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T. Naoumidi, I. Pallikaris, I. Naoumidi; Histologic Effects of Conductive Keratoplasty (CK) on Human Corneas . Invest. Ophthalmol. Vis. Sci. 2005;46(13):4347.
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© ARVO (1962-2015); The Authors (2016-present)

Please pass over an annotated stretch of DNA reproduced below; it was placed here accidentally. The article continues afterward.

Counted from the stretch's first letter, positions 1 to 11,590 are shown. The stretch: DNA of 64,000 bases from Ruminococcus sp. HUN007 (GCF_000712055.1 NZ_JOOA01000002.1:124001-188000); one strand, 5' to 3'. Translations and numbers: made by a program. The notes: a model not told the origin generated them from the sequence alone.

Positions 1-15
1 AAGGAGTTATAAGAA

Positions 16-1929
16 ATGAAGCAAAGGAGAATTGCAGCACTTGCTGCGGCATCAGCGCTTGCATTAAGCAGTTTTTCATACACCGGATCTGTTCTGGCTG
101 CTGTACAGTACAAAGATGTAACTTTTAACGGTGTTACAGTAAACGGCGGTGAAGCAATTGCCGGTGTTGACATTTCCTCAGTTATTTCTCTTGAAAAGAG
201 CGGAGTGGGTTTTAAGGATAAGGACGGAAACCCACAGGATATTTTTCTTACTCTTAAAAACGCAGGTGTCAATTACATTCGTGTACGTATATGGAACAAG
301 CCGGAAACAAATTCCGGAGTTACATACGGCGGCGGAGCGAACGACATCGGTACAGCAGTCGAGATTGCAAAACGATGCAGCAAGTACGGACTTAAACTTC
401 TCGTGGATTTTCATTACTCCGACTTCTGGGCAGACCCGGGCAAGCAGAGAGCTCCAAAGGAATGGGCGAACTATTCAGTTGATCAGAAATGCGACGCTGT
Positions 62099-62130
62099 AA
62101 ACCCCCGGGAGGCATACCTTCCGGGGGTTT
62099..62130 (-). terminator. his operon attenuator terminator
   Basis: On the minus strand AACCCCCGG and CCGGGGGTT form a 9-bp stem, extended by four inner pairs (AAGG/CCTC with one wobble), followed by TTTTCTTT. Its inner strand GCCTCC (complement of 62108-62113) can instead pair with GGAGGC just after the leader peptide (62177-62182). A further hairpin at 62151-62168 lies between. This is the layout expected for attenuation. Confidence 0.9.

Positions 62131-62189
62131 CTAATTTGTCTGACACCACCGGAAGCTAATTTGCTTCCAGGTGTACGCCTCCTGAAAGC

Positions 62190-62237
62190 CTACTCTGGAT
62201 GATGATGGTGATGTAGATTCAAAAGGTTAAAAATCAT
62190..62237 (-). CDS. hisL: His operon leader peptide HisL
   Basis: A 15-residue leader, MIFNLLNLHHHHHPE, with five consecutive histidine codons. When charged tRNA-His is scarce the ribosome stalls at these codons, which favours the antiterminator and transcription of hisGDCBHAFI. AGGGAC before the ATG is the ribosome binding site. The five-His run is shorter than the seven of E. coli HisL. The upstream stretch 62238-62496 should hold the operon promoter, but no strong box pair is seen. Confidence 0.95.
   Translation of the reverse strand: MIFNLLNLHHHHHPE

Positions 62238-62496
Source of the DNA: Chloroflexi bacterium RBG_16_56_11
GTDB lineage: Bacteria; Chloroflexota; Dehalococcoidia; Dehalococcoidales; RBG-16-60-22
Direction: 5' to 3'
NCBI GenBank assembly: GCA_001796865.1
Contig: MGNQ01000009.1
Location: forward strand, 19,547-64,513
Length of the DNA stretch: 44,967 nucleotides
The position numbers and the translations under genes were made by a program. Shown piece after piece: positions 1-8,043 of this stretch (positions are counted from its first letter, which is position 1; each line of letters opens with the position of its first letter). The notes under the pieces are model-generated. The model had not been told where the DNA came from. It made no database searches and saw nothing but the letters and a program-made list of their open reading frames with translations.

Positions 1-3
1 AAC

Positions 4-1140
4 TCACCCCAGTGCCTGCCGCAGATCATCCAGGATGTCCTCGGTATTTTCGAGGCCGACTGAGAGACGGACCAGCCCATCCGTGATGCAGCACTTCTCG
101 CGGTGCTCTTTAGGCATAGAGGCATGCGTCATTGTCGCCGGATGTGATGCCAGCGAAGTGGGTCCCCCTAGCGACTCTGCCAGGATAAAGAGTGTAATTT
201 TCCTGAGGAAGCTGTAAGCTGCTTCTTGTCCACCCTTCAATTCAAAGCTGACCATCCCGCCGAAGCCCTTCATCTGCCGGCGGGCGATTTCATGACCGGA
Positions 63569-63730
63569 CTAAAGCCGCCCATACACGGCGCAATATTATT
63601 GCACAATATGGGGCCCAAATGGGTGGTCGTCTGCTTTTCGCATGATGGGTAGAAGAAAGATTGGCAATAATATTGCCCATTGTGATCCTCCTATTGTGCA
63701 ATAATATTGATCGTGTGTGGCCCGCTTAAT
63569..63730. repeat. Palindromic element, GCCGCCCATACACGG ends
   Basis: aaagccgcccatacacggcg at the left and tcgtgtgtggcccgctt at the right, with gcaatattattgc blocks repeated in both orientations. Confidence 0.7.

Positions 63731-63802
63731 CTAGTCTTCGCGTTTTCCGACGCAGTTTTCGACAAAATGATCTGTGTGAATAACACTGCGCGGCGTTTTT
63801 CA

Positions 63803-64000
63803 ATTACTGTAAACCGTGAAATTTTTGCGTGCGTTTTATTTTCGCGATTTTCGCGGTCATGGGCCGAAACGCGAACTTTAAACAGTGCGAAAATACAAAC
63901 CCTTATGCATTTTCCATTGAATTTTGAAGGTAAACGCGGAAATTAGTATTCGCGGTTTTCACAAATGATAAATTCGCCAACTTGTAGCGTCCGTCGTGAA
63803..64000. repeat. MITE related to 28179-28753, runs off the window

Purpose: To determine the morphologic changes in human corneas over time following radiofrequency–based CK treatment. Methods: Lasting changes in corneal curvature following CK treatment depend on shrinkage of corneal collagen to an effective but safe depth. Six human corneas with localized peripheral keratoconus (KC) underwent CK treatment in areas free of KC changes followed by penetrating keratoplasty. Corneal buttons were examined with light and electron microscopy up to six months post–CK. Results: In samples assessed on days one and three post–CK, small areas of detachment between the basal layer of epithelial cells and Bowman’s layer were observed. At one week after the CK procedure the epithelium appeared normal. Endothelium and Descemet’s membrane showed no alterations. In all samples thermally induced misconfiguration of collagen fibers, described as "crumpled" changes of collagen, was observed reaching 75–80% of the stromal depth. The alteration had a cylindrical shape with a diameter of 120 microns. Conclusions: The conductive keratoplasty procedure produced collagen "shrinking" changes in human corneas which were observed during the follow–up of 6 months. Areas adjacent to treatment site were minimally damaged.
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